According to the findings, the average user spends 170 minutes on their smartphone every day, compared to 120 minutes on PC’s and approximately 75 minutes on tablets (that user owns a tablet). They most often use their smartphones at four physical locations:
Restaurants and Bars
Every day, approximately 80% of users search the internet on their smartphones, while 67% use PC’s. Over half (57%) move between devices throughout the day and 21% are likely to use more than one device simultaneously.
But, perhaps the most surprising finding of the study is that approximately 39% of people who conduct searches on an average day use only smartphones, compared to 32% who search only on PC. When measuring all internet use, rather than just searches, 27% of users are smartphone-only.
The report shows mobile usage varies by industry with year-over-year growth of mobile search for different markets.
Google is increasing its efforts to combat fraud on its search network with new verification processes aimed at weeding out scammers and con artists.
According to an email sent to several of Google’s biggest contributors, the company is testing an advanced verification process in San Diego aimed at stomping out a growing scheme in the locksmith and plumbing industries.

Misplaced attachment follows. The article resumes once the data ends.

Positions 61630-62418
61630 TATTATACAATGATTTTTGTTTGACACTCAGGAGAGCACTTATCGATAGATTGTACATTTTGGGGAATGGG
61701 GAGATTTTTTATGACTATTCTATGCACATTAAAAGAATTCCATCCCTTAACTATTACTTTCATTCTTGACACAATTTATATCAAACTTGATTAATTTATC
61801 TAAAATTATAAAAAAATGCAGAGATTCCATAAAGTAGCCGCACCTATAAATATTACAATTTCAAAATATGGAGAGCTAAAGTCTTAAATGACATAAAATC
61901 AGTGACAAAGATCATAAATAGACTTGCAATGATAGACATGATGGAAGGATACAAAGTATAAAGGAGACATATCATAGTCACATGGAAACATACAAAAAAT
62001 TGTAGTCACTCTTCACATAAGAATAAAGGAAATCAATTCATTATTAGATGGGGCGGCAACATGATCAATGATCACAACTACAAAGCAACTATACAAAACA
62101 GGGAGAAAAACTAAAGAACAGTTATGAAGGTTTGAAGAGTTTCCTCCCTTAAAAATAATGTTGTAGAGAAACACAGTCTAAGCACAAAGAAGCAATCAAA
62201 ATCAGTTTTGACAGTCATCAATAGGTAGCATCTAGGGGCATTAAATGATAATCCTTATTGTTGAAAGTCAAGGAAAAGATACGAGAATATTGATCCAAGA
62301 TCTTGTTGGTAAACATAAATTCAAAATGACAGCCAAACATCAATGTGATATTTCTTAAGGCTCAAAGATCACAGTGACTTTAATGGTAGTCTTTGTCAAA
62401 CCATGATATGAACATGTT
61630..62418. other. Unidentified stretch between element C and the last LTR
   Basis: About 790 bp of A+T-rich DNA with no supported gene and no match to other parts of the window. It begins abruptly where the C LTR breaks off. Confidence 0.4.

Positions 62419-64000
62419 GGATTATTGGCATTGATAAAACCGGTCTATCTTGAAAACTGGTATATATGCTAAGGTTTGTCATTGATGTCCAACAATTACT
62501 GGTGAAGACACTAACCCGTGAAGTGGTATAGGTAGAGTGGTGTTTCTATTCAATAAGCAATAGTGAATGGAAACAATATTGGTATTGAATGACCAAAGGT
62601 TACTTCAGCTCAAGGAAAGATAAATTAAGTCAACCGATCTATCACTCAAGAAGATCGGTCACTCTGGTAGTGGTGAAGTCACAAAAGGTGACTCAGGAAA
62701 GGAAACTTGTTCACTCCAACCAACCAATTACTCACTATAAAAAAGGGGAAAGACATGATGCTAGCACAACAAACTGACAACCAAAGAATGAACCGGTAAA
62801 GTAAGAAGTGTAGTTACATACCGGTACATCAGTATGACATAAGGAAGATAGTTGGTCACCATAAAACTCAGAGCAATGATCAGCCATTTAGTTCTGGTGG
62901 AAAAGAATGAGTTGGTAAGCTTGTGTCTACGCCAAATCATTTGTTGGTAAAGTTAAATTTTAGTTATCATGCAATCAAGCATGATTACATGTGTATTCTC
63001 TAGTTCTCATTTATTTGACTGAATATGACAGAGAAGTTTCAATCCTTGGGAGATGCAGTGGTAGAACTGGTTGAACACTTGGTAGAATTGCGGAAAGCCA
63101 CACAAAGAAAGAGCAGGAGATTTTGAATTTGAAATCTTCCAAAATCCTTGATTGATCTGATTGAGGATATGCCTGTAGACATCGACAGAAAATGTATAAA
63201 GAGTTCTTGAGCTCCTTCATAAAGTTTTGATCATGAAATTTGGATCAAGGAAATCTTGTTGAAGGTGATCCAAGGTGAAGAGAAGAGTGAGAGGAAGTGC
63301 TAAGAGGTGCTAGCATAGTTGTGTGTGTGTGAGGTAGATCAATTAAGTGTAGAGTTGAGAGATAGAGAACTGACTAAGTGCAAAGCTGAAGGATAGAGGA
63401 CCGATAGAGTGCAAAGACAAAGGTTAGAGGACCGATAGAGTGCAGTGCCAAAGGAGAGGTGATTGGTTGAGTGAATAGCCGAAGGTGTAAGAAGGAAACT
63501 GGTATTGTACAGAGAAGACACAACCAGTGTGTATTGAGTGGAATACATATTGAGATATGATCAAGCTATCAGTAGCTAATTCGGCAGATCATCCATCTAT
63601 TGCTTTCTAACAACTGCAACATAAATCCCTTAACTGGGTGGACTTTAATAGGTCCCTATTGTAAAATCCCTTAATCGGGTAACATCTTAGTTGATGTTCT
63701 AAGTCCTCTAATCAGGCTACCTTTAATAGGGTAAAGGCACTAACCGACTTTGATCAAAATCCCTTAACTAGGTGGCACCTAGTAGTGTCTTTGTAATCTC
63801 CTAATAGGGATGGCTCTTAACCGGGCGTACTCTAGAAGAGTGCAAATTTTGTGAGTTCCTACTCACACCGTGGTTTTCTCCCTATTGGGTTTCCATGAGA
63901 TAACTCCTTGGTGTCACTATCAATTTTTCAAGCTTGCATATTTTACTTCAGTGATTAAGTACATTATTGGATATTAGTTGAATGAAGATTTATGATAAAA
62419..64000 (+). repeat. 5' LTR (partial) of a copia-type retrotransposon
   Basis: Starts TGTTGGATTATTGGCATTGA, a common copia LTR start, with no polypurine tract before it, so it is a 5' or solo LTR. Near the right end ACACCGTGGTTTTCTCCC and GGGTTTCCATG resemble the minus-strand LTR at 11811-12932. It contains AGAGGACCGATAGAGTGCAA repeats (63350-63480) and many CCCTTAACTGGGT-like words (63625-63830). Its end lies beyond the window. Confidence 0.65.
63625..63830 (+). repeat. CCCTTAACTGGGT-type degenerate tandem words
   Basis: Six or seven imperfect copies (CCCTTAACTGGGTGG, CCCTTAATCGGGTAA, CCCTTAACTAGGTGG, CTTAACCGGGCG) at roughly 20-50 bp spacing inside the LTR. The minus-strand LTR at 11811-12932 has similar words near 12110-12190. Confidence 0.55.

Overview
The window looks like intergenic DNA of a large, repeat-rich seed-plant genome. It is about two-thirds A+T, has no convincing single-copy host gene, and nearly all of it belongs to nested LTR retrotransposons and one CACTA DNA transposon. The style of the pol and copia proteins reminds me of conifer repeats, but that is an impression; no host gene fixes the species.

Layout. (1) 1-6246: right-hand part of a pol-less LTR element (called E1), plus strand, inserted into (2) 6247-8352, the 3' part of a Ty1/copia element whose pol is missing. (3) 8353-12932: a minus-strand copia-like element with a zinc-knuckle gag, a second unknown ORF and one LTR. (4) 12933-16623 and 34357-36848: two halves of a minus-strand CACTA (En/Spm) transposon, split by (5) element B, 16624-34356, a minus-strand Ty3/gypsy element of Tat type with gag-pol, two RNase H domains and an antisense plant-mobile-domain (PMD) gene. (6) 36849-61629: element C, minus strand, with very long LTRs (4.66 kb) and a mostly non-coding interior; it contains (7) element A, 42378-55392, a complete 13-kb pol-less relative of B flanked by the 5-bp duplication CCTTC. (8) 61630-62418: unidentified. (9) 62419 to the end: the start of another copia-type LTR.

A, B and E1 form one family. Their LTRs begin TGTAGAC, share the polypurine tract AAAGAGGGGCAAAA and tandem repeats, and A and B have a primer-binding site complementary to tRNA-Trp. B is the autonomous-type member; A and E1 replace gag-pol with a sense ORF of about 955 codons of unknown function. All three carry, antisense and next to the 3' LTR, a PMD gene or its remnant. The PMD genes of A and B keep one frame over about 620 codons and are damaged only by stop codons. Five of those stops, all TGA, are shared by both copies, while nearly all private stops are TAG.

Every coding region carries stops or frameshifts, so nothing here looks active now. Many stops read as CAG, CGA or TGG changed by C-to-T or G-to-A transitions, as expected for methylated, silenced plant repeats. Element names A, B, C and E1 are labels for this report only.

All locksmiths and plumbers currently verified on Google will have to go through the new verification process. If you don’t do so before November, Google will un-verify your listing and remove you from Google Maps.
New applicants hoping to be verified on Google will also have to go through the process, which Google promises is simple. Companies will go through a series of questions from Google and complete an application with a third-party verification company. In total, the entire process should take approximately two weeks to get verified.
You can find out more about the new advanced verification process being tested for locksmiths and plumbers around San Diego in the new Google My Business help article.
Now, you might be wondering why Google is targeting locksmiths and plumbers when there are so many fraudulent businesses online. This is because one of the quickest growing online scams is being conducted by people presenting themselves as locksmiths.
The scam goes like this:
A person is locked out of their home and turns to Google to look up local locksmiths
They are shown AdWords ads and Google My Business listings for businesses promising cheap and reliable services.